-
La circular natura, ch'8sugello alla cera mortal, fa ben szia arte, ma non distingue l'un dall'altro ostel10,~~sadasad yonim dpadyate.12 The different forms of these births or inhabitations aredetermined by the mediate causes referred to above and which science also knows; norcan any beginning or end of their uniform operation be conceived.13 When and when-ever these causes converge to set up the temporal and spatial environment or contextwithout which a given possibility could not be realised, the corresponding form emerges
l4
or appears: a mammal, for example, could not have appeared in the Silurian, while itcould not but appear when the operation of natural causes had later on prepared theearth for the life of mammals. Every one of these transient forms of species and in-dividuals reflects an archetypal possibility or pattern (pater, father) subsistent in whatis called the "intelligible" as distinguished from our "sensible" world or locus (Skr.loka) of compossibles. There is, for example, an "intelligible Sun," "Sun of the sun,"or "Sun that not all men know with their mind," other than, but represented by thephysical sun; an Apollo other than Helios; and it is actually only of the invisiblepowers, and not of the "irisible gods" that images are made to be used as "supports ofcontemplation."
l5
It is only to the extent that we think and speak of distinct "species"
'This via remotionis is the recognized tech- places
. . .
other fell into good ground
.
. .
thenique of self-naughting and Self-realisation; forfield is the world." For the metaphor of sowingexample, in Buddhism, where my body, feelings, cf. Timaeus 41 and 69. Naught-y=evil, becausethoughts, etc., all "that
is
not my Self," and in ens et bonum convertuntzlr; cf. G. Unthat=Skr.the same way for Walt Whitman, "not Me, my- akytam, sin being always of omission, a gettingself." Modern psychology is an analysis of "what nothing done.is not myself" rather than a technique of Self-""The world is pregnant with the causes ofrealisation. things as yet unborn" (St Augustine, De trin.Maitri Upanisad 11.6 and related BrHhmaaa 3.9, quoted with approval by St Th. Aquinas).texts.Man is the product and heir of past doings'Katha Upanisad 4.1, with the corollary that,(Aitareya Aranyaka 2.1.3, and Buddhism, pas-to see our Self, the direction of vision must besim). Cf. Walt Whitman, "Before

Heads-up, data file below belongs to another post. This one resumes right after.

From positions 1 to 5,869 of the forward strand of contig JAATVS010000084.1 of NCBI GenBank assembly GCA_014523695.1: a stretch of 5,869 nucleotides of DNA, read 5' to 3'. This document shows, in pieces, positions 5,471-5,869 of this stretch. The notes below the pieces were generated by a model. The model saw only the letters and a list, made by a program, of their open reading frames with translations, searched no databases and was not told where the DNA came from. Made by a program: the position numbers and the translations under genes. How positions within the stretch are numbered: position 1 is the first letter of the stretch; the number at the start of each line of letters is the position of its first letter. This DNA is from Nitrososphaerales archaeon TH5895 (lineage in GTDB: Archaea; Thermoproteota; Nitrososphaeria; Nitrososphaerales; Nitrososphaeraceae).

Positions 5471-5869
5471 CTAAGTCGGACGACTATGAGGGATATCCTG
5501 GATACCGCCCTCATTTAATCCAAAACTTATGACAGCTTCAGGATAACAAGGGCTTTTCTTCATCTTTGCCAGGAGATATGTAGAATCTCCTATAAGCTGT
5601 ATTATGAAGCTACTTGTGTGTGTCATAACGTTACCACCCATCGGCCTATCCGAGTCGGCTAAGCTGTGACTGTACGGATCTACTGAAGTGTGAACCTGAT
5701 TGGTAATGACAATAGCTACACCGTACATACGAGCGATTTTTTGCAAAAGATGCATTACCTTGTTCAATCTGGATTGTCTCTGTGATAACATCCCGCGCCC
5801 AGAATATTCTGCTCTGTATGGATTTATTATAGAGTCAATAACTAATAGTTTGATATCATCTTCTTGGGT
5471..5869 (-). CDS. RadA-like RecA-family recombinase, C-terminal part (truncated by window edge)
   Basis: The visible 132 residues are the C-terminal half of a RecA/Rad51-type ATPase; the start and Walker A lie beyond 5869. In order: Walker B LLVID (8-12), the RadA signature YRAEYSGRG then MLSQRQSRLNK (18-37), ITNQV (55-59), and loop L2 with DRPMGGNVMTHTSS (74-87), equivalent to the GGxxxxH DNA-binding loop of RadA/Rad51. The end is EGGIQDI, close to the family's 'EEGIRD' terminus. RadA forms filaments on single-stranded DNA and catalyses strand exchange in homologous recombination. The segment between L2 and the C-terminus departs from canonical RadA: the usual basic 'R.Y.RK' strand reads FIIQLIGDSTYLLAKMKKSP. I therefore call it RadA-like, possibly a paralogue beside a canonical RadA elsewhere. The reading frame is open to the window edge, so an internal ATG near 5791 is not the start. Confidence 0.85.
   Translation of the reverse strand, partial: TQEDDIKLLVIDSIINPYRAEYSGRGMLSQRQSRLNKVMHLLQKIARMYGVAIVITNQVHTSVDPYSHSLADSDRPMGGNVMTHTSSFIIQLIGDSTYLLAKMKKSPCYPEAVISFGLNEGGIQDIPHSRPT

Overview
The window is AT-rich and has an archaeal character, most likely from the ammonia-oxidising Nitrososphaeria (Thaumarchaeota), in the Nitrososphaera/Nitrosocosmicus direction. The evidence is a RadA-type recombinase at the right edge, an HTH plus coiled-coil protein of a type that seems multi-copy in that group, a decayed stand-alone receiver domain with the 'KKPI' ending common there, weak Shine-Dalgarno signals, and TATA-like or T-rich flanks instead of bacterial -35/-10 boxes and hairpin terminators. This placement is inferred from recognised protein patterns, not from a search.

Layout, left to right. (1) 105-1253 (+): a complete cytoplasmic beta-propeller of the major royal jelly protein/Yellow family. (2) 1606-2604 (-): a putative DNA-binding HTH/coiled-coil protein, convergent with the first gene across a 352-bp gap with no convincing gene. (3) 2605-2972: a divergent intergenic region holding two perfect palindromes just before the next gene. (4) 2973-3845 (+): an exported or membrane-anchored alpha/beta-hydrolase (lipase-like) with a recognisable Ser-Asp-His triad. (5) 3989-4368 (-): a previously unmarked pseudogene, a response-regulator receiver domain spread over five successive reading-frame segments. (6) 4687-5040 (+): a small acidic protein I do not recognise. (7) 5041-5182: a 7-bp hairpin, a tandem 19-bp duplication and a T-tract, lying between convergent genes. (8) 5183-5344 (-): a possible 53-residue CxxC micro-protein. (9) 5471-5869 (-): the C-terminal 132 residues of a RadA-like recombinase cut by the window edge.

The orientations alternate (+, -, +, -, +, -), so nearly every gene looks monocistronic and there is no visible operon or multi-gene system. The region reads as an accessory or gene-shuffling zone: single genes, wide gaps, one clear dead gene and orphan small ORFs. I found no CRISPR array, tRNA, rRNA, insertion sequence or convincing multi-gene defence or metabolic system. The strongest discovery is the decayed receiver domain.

I
was bornreversed. Similarly for Plato (Phaedo 83 B, Rep.out of my mother, generations guided me," and5268 E. Symposium 129).William Blake, "Man is born like a garden, readyByhaddranyaka Upanisad 1.4.7 Similarly forplanted and sown."Philo, and in Islam.
l
"Emerges," i.e., from its prior state of being"'It should be observed that "life"
is
attrib-"in potentia." No reference is intended to theuted to minerals as well
as
to higher organisms; "emergent evolution" or ''emergent mentalism"the problem of an "origin of life" preceding thatof S. Alexander and Lloyd Morgan. Cf. myof the transition from inorganic to organic forms.Time and eternity, 1947, p. 19, note
21.
=Dante, Paradiso 8.127-9. The circular na-
"
Plato, Laws 931
A.
The indication is im-tura is that of the Unmoved Mover who fromportant for the theory of iconography and "imi-his station at the centre of the Wheel of Life is tation" generally. Abstraction ("taking away")its motive power and that of each of its living eliminates qualities, and this is the technique ofwh~elswithin wheels.the "negative theology," or in other words ofProceeds to aughty or naughty (i.e., goodiconoclasm. Iconography or "adequate symbol-or evil) wombs," Maitri Upanisad 3.1. Similarlyism," verbal or visual, attributes qualities, andMatth. 13.3-9 and 27: "Some fell upon stonyis the method of the "affirmative theology"; the